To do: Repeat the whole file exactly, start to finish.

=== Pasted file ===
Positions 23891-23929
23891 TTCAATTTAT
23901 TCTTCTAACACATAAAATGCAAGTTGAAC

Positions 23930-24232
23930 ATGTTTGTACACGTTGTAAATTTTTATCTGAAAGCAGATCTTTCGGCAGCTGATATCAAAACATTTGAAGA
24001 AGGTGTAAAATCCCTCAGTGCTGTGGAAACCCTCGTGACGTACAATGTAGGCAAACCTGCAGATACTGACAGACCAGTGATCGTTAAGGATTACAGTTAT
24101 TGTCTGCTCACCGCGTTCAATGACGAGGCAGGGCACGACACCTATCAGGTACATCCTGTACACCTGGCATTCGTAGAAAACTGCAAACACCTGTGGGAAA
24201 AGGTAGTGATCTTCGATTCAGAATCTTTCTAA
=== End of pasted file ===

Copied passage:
Positions 23891-23929
23891 TTCAATTTAT
23901 TCTTCTAACACATAAAATGCAAGTTGAAC

Positions 23930-24232
23930 ATGTTTGTACACGTTGTAAATTTTTATCTGAAAGCAGATCTTTCGGCAGCTGATATCAAAACATTTGAAGA
24001 AGGTGTAAAATCCCTCAGTGCTGTGGAAACCCTCGTGACGTACAATGTAGGCAAACCTGCAGATACTGACAGACCAGTGATCGTTAAGGATTACAGTTAT
24101 TGTCTGCTCACCGCGTTCAATGACGAGGCAGGGCACGACACCTATCAGGTACATCCTGTACACCTGGCATTCGTAGAAAACTGCAAACACCTGTGGGAAA
24201 AGGTAGTGATCTTCGATTCAGAATCTTTCTAA